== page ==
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European colonization’s mass genocide in Americas triggered climate change: Study

US Rep. Ilhan Omar (D-MN) (L) talks with Speaker of the House Nancy Pelosi (D-CA) during a rally with fellow Democrats before voting on H.R. 1, or the People Act, on the East Steps of the US Capitol on March 08, 2019 in Washington, DC. (AFP photo)
A painting shows the moment Christopher Columbus set foot on the Americas in 1492.

Directly or indirectly killing more than 55 million indigenous people during the European colonization of the Americas caused the Earth’s temperature to decrease, triggering a global climate change, British scientists suggest.

From 1492, when Christopher Columbus first set foot on the Bahamas, to 1600, European colonists killed an estimated 56 million native inhabitants of the Americas either through direct warfare and societal collapse or by the imported diseases, such as smallpox and measles, which the indigenous people were highly susceptible to, said a study conducted by a team of scientists from the University College London (UCL).

“The great dying of the indigenous peoples of the Americas resulted in a human-driven global impact on the Earth system in the two centuries prior to the Industrial Revolution,” said the study, whose title is “Earth system impacts of the European arrival and Great Dying in the Americas after 1492.”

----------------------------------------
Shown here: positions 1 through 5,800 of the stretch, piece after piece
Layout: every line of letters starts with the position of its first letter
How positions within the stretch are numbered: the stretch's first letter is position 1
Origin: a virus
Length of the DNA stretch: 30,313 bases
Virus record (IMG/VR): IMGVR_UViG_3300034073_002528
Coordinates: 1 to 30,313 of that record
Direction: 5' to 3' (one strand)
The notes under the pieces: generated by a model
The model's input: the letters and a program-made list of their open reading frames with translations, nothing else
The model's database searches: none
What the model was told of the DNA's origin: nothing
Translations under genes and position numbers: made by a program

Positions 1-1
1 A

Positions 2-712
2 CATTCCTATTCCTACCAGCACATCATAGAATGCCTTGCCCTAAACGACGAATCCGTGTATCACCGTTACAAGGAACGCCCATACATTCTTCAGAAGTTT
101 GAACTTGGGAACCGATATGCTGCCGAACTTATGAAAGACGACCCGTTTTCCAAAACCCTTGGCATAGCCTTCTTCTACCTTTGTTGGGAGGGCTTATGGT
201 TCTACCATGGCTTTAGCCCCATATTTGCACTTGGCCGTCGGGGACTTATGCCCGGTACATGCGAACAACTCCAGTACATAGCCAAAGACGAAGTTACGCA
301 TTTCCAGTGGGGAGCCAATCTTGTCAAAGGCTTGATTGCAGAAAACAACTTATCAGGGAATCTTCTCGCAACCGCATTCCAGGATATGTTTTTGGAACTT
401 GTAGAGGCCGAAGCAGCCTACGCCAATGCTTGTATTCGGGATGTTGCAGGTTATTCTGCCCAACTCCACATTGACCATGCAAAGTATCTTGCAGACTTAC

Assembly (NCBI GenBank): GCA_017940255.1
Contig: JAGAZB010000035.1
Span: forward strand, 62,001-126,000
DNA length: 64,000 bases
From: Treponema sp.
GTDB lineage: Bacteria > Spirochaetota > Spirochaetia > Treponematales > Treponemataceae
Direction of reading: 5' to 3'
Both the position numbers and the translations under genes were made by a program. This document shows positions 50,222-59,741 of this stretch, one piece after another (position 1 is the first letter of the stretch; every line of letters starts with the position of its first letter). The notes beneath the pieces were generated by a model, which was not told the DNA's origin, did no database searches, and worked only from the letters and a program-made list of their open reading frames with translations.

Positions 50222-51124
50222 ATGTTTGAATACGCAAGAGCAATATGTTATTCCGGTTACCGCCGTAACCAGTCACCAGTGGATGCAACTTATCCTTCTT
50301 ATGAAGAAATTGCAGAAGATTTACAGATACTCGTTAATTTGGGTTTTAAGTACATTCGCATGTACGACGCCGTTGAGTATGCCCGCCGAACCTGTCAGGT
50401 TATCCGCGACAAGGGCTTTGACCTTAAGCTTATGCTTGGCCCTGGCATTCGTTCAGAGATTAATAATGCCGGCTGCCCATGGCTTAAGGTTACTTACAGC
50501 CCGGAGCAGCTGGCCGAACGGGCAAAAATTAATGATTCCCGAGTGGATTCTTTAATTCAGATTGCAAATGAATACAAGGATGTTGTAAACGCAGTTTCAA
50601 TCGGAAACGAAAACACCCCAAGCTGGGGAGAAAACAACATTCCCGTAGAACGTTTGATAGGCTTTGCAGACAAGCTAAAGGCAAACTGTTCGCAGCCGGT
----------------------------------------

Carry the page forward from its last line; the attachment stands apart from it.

The study, whose findings were published in the Quaternary Science Reviews, added that wiping out up to 90 percent of the native population of the newly-found continent meant that around 56 million hectares, an area roughly equivalent to France, of the land used by the victims fell into disuse and consequently became vacant and was reclaimed by carbon dioxide-absorbing vegetation.

The amount of CO2 being sucked out by the plants was so enormous that it reduced the average global temperature by 0.15 centigrade in the late 1500s and early 1600s, the team said.

“There is a marked cooling around that time (1500s-1600s) which is called the Little Ice Age, and what’s interesting is that we can see natural processes giving a little bit of cooling,” said co-author Professor Mark Maslin.

“But actually to get the full cooling – double the natural processes – you have to have this genocide-generated drop in CO2,” he added.

During the Little Ice Age, the rivers across Europe, including the River Thames in London, would regularly freeze over, snowstorms were common in Portugal and disrupted agriculture triggered famines in a number of European countries, the study further said.

Air bubbles trapped in the layers of ice accumulated in the polar region helped researchers to detect a drop in concentration of atmospheric CO2 around the studied period.

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